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Prevalence of molecular markers of artemisinin and lumefantrine resistance among patients with uncomplicated Plasmodium falciparum malaria in three provinces in Angola, 2015

Overview of attention for article published in Malaria Journal, February 2018
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  • Good Attention Score compared to outputs of the same age (65th percentile)

Mentioned by

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8 tweeters

Citations

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7 Dimensions

Readers on

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24 Mendeley
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Title
Prevalence of molecular markers of artemisinin and lumefantrine resistance among patients with uncomplicated Plasmodium falciparum malaria in three provinces in Angola, 2015
Published in
Malaria Journal, February 2018
DOI 10.1186/s12936-018-2233-5
Pubmed ID
Authors

Dragan Ljolje, Pedro Rafael Dimbu, Julia Kelley, Ira Goldman, Douglas Nace, Aleixo Macaia, Eric S. Halsey, Pascal Ringwald, Filomeno Fortes, Venkatachalam Udhayakumar, Eldin Talundzic, Naomi W. Lucchi, Mateusz M. Plucinski

Abstract

Artemisinin-based combination therapy is the first-line anti-malarial treatment for uncomplicated Plasmodium falciparum infection in Angola. To date, the prevalence of polymorphisms in the pfk13 gene, associated with artemisinin resistance, and pfmdr1, associated with lumefantrine resistance, have not been systematically studied in Angola. DNA was isolated from pretreatment and late treatment failure dried blood spots collected during the 2015 round of therapeutic efficacy studies in Benguela, Lunda Sul, and Zaire Provinces in Angola. The pfk13 propeller domain and pfmdr1 gene were sequenced and analysed for polymorphisms. Pfmdr1 copy number variation was assessed using a real-time PCR method. The association between pfmdr1 and pfk13 mutations and treatment failure was investigated. The majority of pretreatment (99%, 466/469) and all late treatment failure (100%, 50/50) samples were wild type for pfk13. Three of the pretreatment samples (1%) carried the A578S mutation commonly observed in Africa and not associated with artemisinin resistance. All 543 pretreatment and day of late treatment failure samples successfully analysed for pfmdr1 copy number variation carried one copy of pfmdr1. The NYD haplotype was the predominant pfmdr1 haplotype, present in 63% (308/491) of pretreatment samples, followed by NFD, which was present in 32% (157/491) of pretreatment samples. The pfmdr1 N86 allele was overrepresented in day of late treatment failure samples from participants receiving artemether-lumefantrine (p value 0.03). The pretreatment parasites in patients participating in therapeutic efficacy studies in 2015 in Angola's three sentinel sites showed genetic evidence of susceptibility to artemisinins, consistent with clinical outcome data showing greater than 99% day 3 clearance rates. The lack of increased pfmdr1 copy number is consistent with previous reports from sub-Saharan Africa. Although pfmdr1 NYD and NFD haplotypes were overrepresented in artemether-lumefantrine late treatment failure samples, their role as markers of resistance was unclear given that these haplotypes were also present in the majority of successfully treated patients in the artemether-lumefantrine treatment arms.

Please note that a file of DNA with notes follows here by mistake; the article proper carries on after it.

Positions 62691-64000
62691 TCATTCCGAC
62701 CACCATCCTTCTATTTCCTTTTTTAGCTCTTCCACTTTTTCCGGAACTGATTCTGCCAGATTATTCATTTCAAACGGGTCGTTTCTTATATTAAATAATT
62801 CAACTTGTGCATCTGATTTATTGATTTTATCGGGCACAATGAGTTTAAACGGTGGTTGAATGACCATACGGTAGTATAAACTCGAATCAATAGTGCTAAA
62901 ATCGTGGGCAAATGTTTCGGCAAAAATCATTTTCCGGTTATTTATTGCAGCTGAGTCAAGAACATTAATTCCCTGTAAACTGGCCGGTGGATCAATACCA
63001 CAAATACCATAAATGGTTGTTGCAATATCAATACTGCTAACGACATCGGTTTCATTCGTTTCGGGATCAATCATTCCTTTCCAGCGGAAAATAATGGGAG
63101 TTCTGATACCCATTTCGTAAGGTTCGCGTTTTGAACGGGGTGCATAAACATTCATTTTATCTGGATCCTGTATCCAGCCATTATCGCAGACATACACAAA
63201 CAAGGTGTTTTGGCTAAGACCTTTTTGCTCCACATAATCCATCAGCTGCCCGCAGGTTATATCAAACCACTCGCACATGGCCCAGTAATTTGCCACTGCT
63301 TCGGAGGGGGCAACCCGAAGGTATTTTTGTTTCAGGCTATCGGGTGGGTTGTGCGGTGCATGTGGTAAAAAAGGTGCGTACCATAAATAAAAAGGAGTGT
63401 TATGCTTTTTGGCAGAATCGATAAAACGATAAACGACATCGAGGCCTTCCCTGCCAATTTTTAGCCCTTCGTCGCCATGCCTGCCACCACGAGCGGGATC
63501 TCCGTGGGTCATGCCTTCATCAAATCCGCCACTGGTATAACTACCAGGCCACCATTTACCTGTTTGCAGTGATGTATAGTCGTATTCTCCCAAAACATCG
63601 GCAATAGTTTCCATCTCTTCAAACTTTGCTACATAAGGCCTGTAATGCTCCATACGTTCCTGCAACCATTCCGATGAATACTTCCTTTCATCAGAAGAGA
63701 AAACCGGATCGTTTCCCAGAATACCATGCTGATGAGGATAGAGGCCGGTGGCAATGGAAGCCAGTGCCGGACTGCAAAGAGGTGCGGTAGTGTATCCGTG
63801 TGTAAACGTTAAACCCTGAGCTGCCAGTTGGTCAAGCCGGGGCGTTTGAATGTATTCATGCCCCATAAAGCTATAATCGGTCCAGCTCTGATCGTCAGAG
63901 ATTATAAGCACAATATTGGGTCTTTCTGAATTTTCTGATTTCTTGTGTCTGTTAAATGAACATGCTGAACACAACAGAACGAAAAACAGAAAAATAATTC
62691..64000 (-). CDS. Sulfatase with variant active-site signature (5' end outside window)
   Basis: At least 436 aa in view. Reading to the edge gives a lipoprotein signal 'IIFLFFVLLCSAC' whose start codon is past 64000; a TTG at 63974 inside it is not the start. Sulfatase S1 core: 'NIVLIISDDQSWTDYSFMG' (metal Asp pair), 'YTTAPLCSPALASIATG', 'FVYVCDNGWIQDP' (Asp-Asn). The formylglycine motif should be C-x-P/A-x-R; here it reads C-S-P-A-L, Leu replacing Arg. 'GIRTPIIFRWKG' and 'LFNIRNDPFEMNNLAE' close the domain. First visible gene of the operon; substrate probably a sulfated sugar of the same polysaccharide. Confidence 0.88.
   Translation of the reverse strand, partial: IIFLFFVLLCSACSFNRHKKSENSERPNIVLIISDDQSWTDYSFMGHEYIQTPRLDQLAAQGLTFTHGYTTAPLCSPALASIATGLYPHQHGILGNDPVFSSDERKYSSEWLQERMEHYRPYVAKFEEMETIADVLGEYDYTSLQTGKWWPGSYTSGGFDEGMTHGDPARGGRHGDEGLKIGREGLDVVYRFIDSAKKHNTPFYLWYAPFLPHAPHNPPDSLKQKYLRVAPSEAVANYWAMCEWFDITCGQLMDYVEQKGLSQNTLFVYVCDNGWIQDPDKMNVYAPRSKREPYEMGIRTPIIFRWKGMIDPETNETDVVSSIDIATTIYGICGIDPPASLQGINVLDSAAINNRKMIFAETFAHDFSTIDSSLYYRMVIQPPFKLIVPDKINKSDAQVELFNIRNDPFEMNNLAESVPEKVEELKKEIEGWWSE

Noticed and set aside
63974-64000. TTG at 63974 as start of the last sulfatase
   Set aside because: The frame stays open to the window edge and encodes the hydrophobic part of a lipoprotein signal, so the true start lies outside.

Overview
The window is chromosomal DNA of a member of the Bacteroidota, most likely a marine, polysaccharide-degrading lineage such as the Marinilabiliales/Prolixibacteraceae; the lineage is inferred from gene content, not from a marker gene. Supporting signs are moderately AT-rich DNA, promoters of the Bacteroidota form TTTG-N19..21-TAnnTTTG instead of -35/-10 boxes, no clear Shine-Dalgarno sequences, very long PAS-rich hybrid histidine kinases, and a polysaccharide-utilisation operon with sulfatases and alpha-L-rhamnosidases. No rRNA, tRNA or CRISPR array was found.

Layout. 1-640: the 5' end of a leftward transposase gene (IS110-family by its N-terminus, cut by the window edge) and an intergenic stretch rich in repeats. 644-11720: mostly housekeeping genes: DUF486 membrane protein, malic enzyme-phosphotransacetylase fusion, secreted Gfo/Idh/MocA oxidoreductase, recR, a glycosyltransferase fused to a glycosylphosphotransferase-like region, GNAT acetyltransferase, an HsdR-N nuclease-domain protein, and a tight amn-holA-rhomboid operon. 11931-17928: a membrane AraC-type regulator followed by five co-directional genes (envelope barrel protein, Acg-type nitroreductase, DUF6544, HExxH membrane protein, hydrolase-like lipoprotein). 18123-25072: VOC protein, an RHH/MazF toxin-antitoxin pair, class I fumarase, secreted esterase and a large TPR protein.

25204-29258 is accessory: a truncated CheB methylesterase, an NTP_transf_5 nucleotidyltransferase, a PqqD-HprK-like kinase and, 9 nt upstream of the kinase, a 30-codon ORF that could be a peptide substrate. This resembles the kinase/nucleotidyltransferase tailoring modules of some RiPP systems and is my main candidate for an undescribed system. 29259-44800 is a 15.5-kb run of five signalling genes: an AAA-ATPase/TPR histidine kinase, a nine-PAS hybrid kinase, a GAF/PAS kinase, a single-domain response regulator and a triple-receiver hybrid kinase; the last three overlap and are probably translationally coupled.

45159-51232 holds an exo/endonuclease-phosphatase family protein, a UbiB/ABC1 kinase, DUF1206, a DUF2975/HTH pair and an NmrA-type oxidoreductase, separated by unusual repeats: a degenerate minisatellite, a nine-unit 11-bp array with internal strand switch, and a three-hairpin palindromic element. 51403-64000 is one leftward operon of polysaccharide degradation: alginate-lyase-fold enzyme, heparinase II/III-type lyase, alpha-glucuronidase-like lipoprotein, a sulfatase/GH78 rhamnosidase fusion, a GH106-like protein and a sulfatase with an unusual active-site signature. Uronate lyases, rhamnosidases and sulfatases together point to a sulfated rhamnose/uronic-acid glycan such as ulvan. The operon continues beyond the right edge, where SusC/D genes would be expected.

Twitter Demographics

The data shown below were collected from the profiles of 8 tweeters who shared this research output. Click here to find out more about how the information was compiled.

Mendeley readers

The data shown below were compiled from readership statistics for 24 Mendeley readers of this research output. Click here to see the associated Mendeley record.

Geographical breakdown

Country Count As %
Unknown 24 100%

Demographic breakdown

Readers by professional status Count As %
Researcher 7 29%
Student > Ph. D. Student 5 21%
Student > Bachelor 2 8%
Student > Master 2 8%
Student > Doctoral Student 2 8%
Other 6 25%
Readers by discipline Count As %
Biochemistry, Genetics and Molecular Biology 7 29%
Agricultural and Biological Sciences 5 21%
Medicine and Dentistry 4 17%
Unspecified 3 13%
Pharmacology, Toxicology and Pharmaceutical Science 2 8%
Other 3 13%

Attention Score in Context

This research output has an Altmetric Attention Score of 4. This is our high-level measure of the quality and quantity of online attention that it has received. This Attention Score, as well as the ranking and number of research outputs shown below, was calculated when the research output was last mentioned on 01 March 2018.
All research outputs
#3,343,474
of 12,582,044 outputs
Outputs from Malaria Journal
#1,123
of 3,681 outputs
Outputs of similar age
#92,644
of 271,542 outputs
Outputs of similar age from Malaria Journal
#1
of 1 outputs
Altmetric has tracked 12,582,044 research outputs across all sources so far. This one has received more attention than most of these and is in the 73rd percentile.
So far Altmetric has tracked 3,681 research outputs from this source. They typically receive a little more attention than average, with a mean Attention Score of 5.3. This one has gotten more attention than average, scoring higher than 68% of its peers.
Older research outputs will score higher simply because they've had more time to accumulate mentions. To account for age we can compare this Altmetric Attention Score to the 271,542 tracked outputs that were published within six weeks on either side of this one in any source. This one has gotten more attention than average, scoring higher than 65% of its contemporaries.
We're also able to compare this research output to 1 others from the same source and published within six weeks on either side of this one. This one has scored higher than all of them